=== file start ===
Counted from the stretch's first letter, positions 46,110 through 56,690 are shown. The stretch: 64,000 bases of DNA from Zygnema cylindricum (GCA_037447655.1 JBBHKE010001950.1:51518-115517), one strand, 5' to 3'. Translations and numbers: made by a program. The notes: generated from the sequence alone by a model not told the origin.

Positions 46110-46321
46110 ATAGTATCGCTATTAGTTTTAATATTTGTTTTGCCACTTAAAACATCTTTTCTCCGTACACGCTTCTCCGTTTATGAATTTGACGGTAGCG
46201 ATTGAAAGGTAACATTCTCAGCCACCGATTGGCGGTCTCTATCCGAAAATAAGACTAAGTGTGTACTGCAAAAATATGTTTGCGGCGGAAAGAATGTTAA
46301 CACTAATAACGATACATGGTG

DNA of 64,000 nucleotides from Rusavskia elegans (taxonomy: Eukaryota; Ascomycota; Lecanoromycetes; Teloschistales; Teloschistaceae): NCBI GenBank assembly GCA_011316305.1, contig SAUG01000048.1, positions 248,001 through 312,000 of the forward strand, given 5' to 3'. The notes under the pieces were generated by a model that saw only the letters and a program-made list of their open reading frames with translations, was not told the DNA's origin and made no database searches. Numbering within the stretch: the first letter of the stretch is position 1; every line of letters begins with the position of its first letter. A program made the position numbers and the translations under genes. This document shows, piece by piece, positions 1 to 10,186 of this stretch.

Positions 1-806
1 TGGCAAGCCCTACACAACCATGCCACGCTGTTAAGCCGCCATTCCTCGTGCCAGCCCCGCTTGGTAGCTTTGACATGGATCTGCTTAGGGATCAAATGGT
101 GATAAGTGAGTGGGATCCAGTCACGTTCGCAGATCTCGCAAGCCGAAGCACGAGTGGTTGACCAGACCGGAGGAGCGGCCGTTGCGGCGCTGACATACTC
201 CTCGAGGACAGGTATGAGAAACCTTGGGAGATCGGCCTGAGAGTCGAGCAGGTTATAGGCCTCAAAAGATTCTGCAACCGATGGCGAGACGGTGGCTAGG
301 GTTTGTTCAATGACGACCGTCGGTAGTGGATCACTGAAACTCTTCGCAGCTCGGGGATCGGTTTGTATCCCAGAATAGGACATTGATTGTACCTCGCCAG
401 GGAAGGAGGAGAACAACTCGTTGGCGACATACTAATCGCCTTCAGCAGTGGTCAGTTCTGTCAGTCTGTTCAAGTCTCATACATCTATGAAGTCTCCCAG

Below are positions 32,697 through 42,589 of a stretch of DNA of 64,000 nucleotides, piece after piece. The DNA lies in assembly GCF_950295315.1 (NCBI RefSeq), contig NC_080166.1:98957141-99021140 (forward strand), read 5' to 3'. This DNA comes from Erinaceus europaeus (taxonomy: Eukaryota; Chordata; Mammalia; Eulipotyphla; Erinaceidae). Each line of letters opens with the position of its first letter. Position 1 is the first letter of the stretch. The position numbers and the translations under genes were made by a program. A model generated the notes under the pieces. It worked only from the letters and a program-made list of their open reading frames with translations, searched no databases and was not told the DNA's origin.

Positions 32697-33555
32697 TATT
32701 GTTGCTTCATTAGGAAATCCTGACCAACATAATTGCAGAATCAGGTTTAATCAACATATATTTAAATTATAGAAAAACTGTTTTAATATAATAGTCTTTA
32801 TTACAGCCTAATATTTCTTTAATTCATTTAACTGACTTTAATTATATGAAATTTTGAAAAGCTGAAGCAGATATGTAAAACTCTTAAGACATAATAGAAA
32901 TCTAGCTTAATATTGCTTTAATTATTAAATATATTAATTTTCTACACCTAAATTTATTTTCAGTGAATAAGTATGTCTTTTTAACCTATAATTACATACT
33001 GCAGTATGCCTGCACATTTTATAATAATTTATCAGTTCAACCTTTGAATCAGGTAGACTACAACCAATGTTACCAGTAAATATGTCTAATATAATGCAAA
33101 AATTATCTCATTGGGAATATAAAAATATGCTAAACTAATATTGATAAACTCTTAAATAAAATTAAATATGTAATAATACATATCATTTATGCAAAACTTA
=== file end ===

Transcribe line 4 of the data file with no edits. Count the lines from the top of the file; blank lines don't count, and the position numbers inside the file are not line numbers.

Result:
46201 ATTGAAAGGTAACATTCTCAGCCACCGATTGGCGGTCTCTATCCGAAAATAAGACTAAGTGTGTACTGCAAAAATATGTTTGCGGCGGAAAGAATGTTAA